In 2016, eCommerce in China has evolved to “social eCommerce”: Chinese eCommerce shoppers are getting used to use social media as a significant channel for initiating online purchases. Having said that, Social share buttons seem essential for your eCommerce platform in China, since it both add convenience for users and help promote your products.
However, debate still remains whether social share buttons are effective. Some marketers insist that social share buttons can be a distraction for online users. Also they are uncertain whether social share buttons can drive clicks and sales.
Especially in China eCommerce ecosystem, do social share buttons really matter? Can they promote conversion optimization?
Social sharing for China eCommerce: Yay
Social share buttons give customers the ability to display their ecommerce purchases on social media platforms. Ideally, social sharing is the free promotion for your eCommerce: more shares bring more publicity, and more publicity means more possibilities on purchases being made.
Research from ShareThis found that social sharing could be favorable to generating revenues. More specifically, it showed that millennial shoppers (those born between the 80s and early 00s) are approximately twice as likely to buy a product they’ve personally shared on social media. Even for non-millennials shoppers, social sharing still raised the purchasing intent for 20% to 40%.
When it comes to China, we see considerable opportunities for brands to leverage social channels to influence consumer’s decisions. In fact, social media has already become a main referring channel for Chinese eCommerce shoppers.
Based on the data shown from 2015 Chinese eCommerce Shoppers Behavior Report, 13.9% of the Chinese eCmmerce shoppers entered an eCommerce site through links from social media platforms. It ranks the 6th of all the referral channels, next to Direct visits eCommerce Apps/sites, shopping-guide websites, Bookmarks from browsers and browser’s navigation page.
Moreover, social media has become a main channel for Chinese customers to gather information and ultimately decide what to buy and where. Consumers are used to do product research or get recommendations on social media, rather than search engines.
For example, which channel do Chinese female shoppers get makeup products information from? The research reveals that in 2015, 69.1% of Chinese female shoppers have used WeChat to explore makeup products, making it the 2nd most used channel. 54.1% of Chinese female shoppers used Weibo in 2015, ranked the 5th most used channels.
The result is obvious: Consumers in China are using social media as a significant channel not only for deciding what to buy, but also for order placement. Equipped your eCommerce with social share buttons will benefit your China eCommerce business.
What’s the difference between China and the West?
1. Different platforms.
Facebook, Twitter, Pinterest are the most popular social platform in western countries.
Meanwhile in China, WeChat is the dominant social hub, followed by Weibo and QQ.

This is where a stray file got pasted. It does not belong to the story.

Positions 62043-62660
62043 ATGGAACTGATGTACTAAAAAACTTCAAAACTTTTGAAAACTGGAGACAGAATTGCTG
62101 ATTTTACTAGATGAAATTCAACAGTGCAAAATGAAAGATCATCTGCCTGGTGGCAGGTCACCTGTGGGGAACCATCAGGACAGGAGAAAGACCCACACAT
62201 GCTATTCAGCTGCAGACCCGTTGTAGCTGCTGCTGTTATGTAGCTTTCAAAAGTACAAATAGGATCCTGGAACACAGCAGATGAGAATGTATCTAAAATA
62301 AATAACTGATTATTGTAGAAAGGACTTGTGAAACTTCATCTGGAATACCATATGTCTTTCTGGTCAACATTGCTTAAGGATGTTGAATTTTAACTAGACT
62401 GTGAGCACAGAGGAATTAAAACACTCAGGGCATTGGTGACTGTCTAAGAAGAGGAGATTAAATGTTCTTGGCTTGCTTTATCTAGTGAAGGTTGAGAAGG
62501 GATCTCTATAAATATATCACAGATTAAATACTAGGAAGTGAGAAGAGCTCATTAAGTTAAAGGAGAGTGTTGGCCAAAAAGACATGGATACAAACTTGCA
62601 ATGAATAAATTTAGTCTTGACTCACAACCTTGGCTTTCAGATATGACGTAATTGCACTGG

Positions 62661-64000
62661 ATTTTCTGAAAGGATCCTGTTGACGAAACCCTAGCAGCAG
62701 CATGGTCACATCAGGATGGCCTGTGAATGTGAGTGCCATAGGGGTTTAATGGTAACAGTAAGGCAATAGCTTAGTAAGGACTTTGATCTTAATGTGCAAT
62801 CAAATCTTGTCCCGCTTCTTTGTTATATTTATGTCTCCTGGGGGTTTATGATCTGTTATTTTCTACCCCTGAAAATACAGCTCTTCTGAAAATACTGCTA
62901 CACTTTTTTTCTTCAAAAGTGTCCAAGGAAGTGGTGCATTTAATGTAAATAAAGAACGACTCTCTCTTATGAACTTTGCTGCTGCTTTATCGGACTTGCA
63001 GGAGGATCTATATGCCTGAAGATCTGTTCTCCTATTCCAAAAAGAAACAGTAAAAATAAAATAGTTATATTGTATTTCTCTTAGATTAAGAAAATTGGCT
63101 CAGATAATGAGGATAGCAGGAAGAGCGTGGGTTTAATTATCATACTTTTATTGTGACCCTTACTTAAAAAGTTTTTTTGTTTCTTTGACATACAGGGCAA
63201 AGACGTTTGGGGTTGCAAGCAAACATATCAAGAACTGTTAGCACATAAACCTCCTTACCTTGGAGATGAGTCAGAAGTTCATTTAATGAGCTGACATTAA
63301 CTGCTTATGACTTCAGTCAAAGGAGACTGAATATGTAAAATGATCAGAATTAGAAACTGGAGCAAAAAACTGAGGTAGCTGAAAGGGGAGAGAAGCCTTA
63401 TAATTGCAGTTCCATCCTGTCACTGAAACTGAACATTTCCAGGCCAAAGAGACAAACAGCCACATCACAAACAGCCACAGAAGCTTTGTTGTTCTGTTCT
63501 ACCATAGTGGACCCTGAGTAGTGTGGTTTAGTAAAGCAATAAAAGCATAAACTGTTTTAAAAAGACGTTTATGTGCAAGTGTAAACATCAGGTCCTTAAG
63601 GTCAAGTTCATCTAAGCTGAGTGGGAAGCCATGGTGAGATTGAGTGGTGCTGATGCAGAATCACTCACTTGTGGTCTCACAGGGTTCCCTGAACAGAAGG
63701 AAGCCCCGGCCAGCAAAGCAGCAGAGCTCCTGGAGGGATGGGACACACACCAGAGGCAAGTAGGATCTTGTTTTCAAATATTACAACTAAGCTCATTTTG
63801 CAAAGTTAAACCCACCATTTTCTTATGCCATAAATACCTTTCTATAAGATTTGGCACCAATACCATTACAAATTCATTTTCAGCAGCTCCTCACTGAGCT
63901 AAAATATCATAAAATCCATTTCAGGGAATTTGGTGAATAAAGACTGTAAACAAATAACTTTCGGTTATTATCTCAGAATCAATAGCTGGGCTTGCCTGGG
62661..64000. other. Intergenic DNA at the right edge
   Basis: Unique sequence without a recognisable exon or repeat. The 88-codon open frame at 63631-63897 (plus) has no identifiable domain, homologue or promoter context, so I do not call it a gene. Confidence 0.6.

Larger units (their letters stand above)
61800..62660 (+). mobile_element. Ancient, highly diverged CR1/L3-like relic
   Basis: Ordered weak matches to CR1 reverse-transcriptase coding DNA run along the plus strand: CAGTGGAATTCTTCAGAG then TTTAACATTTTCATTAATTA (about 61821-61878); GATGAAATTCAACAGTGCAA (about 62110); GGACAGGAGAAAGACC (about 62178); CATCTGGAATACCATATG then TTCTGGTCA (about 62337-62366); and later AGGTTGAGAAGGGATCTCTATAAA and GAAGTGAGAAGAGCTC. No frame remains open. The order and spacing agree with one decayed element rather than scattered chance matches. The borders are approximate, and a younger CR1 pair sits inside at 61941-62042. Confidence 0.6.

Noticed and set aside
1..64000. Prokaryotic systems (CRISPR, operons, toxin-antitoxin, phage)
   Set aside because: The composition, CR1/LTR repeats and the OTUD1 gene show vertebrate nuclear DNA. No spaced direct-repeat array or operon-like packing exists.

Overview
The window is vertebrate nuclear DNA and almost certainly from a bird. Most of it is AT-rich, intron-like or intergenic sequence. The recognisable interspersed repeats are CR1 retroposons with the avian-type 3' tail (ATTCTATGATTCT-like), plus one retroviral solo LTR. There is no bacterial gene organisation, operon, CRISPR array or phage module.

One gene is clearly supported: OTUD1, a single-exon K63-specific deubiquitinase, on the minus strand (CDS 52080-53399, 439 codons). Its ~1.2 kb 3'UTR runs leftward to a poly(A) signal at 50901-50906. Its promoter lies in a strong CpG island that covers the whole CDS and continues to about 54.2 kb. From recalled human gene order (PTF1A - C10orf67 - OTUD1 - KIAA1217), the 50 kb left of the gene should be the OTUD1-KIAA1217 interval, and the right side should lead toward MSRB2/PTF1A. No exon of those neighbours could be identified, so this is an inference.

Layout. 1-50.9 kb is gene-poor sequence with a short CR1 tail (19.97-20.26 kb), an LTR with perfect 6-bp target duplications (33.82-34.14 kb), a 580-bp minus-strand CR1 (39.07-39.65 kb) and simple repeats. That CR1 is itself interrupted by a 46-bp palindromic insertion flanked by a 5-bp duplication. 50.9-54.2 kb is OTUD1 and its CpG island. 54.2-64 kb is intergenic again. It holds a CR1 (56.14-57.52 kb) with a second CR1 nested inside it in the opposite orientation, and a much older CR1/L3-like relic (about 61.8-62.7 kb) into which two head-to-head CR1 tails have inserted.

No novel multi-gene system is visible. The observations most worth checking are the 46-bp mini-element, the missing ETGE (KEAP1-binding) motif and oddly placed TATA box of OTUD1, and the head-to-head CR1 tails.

2. Stat counter.
Seen example above, a lot of western eCommerce sites are using stat counter on their social share buttons, while it can be hardly seen in China.
However, social share buttons with counters decrease conversions on some websites. High numbers of shares build consumers’ trust in the product, but low or no shares harm credibility.
Tips for using social share buttons in China eCommerce?
1. Make it easy.
The purpose of social share buttons is to save the customer’s trouble from multiple copy and paste jobs, so better make this happen with a few clicks and don’t make it harder.
A good example would be OrganicNordic.com. Customer can share products without getting into the product detail page: simply click on the social share button, choose the platform and finish it.
On the other hand, Carrefour’s online shop in China make social sharing more complicated. When clicking on “to share”, member log in/register is required. Unless you truly love this deal, you will close this wonder mostly.
2. Don’t overdo it.
Just give your customers what they need, do not be pushy or annoying.
Look at yesmywine.com. It offers customers more than 15 social different platforms to choose when it comes to social sharing, thoughtful but totally unnecessary. Too many options will make customers feeling lost, confused therefore hurt your user experience. Not to mention that some of these platforms already went out of business, for example: Kaixin001.com.
3. Think mobile.
In China, most social sharings are being viewed on mobile, so you must think ahead questions like: how does my site look while being shared and opened on mobile? Will it look different on different mobile devices? Do a lot of testing first, and focus on where to improve especially on mobile.
4. Last but not least: Put sales over social sharing.
Of course social sharing will be good, but the primary goal is to boost conversions. With that being said, always put your customers and their user experiences first, and then design/optimize for them. Above all, you want social share buttons that are not beautifully-designed, but sales-driven.